Wednesday, March 02, 2011
How Not to Rid New York City Schools of Bad Apples
For five years, the principal of P.S. 114 in Brooklyn ran the school into the ground. She blew out the budgets, eventually costing the school its guidance counselors, special reading and math projects, and gifted program.
Also, she forgot to schedule graduation one year.
She departed in April 2009. Over the next year, the school had two more principals. Test scores dropped through the basement. A few months ago, the Education Department announced its solution: close the school.
You can fall into a stupor listening to people argue about whether school test scores have really improved during the mayoralty of Michael R. Bloomberg, but one thing is certain: for many parents, the school system has become more remote, more obtuse, more bewildering than the reviled community boards that were shut down early in Mr. Bloomberg’s administration.
The case of P.S. 114 is as sharp an example as any. People in Canarsie who complained long and loud about the deterioration of the school were ignored, according to a report by the Office of the Public Advocate. The local superintendent in charge of the district — a person holding a potentially useful position that is required by state law but that in New York City has become as vestigial as a tailbone — had virtually no authority to control, supervise or remove the principal. The power to make changes rests with the Department of Education, and on Tuesday, no one would explain why it was not exercised sooner at this school.
After the department put P.S. 114 on the closing list late last year, the local politicians and community members were further roused. On Monday night, Schools Chancellor Cathleen P. Black announced that the school would remain open, and a plan for its revival drawn up.
“Someone scraped the wax out of their ears and listened,” said Lewis A. Fidler, a councilman for the area.
We are into the second decade of mayoral control of the public schools, and, it is safe to say, mistakes happen.
Over eight years, Mr. Bloomberg has said, he raised teacher salaries by 43 percent. Now he says it’s possible that he will have to cut more than 6,000 positions, and he does not want to do it on a basis of strict seniority, which the law requires — a critical statute that was not changed even when his administration was dishing out raises. (Mr. Bloomberg did win concessions to ease seniority requirements in assignments.)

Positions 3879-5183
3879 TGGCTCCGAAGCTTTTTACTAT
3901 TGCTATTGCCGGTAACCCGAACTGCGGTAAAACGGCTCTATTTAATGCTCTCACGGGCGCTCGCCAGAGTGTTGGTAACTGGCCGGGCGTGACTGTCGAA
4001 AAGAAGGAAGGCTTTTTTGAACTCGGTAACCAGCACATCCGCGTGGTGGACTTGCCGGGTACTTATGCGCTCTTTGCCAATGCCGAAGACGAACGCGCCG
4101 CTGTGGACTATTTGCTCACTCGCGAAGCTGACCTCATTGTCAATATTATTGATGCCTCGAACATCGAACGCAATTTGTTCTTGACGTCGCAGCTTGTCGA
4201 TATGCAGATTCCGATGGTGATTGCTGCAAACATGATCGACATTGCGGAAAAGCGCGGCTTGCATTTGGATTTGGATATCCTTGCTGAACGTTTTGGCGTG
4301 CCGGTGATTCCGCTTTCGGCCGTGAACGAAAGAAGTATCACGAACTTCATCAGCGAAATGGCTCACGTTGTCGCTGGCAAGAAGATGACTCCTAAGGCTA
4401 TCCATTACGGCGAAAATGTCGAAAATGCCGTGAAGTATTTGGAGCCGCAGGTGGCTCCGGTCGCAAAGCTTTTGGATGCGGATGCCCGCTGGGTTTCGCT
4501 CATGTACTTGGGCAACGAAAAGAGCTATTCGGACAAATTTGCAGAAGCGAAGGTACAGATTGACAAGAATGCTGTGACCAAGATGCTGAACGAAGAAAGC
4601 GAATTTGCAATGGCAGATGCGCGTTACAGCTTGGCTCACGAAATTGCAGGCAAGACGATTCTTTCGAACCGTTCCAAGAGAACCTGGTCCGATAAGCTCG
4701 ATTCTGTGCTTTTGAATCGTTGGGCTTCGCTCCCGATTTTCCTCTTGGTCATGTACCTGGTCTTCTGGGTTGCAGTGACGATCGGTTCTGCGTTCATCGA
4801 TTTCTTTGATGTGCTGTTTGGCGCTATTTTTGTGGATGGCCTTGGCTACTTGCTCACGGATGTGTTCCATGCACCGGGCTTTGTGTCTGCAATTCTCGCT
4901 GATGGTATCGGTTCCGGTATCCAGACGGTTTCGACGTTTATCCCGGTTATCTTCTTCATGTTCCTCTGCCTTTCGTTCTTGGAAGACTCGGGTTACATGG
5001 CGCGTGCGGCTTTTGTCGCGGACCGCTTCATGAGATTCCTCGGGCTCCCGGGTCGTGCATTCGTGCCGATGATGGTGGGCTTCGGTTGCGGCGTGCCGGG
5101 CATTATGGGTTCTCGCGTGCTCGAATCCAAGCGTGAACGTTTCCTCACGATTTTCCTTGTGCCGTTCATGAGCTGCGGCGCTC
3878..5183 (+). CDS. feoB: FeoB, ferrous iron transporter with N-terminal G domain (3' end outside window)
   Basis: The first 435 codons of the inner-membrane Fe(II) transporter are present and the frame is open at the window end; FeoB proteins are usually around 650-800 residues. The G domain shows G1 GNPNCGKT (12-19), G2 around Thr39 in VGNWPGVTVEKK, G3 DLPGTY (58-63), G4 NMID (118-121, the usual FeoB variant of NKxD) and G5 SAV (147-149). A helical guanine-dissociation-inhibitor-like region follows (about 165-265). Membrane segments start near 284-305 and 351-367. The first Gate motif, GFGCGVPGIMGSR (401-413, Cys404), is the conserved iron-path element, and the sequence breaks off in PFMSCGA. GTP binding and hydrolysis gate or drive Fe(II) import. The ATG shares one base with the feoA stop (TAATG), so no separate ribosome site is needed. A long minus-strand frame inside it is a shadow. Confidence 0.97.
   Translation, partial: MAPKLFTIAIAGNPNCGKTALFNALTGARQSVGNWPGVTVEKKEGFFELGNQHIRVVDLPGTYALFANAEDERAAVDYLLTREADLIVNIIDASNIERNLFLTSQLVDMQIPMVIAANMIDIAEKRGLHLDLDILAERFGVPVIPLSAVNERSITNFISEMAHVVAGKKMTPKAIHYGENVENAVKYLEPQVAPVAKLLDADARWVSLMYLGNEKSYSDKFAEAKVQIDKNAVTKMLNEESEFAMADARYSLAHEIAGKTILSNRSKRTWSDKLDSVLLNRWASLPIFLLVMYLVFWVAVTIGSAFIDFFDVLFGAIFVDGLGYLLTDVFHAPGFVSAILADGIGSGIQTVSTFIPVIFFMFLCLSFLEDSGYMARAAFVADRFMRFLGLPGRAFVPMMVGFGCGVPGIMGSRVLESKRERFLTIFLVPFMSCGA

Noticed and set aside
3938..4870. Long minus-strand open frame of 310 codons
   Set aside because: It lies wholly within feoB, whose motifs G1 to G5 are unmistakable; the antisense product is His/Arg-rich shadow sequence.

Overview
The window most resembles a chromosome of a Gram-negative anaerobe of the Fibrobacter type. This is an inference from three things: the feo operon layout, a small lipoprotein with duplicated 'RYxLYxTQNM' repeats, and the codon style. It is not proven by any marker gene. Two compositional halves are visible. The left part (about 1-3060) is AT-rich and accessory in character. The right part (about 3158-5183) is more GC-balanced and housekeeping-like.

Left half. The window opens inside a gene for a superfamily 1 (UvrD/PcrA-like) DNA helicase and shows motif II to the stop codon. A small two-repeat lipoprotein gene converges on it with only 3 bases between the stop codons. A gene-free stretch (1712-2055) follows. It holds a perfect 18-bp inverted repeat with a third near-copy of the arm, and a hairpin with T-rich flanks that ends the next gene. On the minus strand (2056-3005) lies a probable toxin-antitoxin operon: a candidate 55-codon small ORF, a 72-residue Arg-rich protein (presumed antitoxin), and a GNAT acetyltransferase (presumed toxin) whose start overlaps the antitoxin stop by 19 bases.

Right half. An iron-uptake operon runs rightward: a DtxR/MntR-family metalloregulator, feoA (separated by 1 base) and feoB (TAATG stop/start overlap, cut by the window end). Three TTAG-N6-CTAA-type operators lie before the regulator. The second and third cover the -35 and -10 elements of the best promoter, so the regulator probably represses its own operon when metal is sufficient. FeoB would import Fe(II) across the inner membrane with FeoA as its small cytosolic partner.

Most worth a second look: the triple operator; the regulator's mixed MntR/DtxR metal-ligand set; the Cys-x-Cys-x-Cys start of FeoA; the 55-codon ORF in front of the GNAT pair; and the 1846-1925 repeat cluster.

Education officials spent Tuesday in Albany, arguing that the city should be allowed to lay off teachers using a rating system that currently relies heavily on the evaluation of principals. The prospect of having a principal like the one at P.S. 114 making such decisions does not make the heart leap with joy. Other principals, trying to stretch their budgets, might feel pressured to get rid of older, better-paid teachers.
ABOUT 2,000 teachers would probably leave through attrition; 4,000 others would go according to a peculiar seniority system that is based not exactly on how long individuals have been in the system but on the scarcity of their teaching licenses.
For instance, a reading specialist with nine years of experience might be laid off, while a science teacher with less than two years would probably escape, according to a list released by the city on Sunday. The city has to protect core courses required for high school graduation, said John White, a deputy chancellor. “You literally cannot lay off many of those teachers, or the children won’t have the courses necessary to graduate,” Mr. White said.
Under the current system, layoffs would have little to do with merit, at least as it is currently defined by the city and the union. Of the 4,000 teachers on the city’s list, 63 have unsatisfactory ratings, Mr. White said.
A bill passed in the State Senate on Tuesday would require the teachers’ union and the city to negotiate a new way of doing layoffs that takes into account some agreed-upon system of teacher evaluations.
Mr. White said the reforms the city wanted would increase the number of unsatisfactory teachers subject to layoff to about 2,000.
Ernest A. Logan, president of the Council of School Supervisors and Administrators, said that whatever the merits of the city’s position, it should have taken action on the issue long ago. Recalling Mr. Bloomberg’s boast that he had raised salaries by 43 percent, he asked: “What did your money get you? What it bought was political peace, during times when people had politics on their mind, whether it was re-elections or governance. It did not necessarily buy quality education.”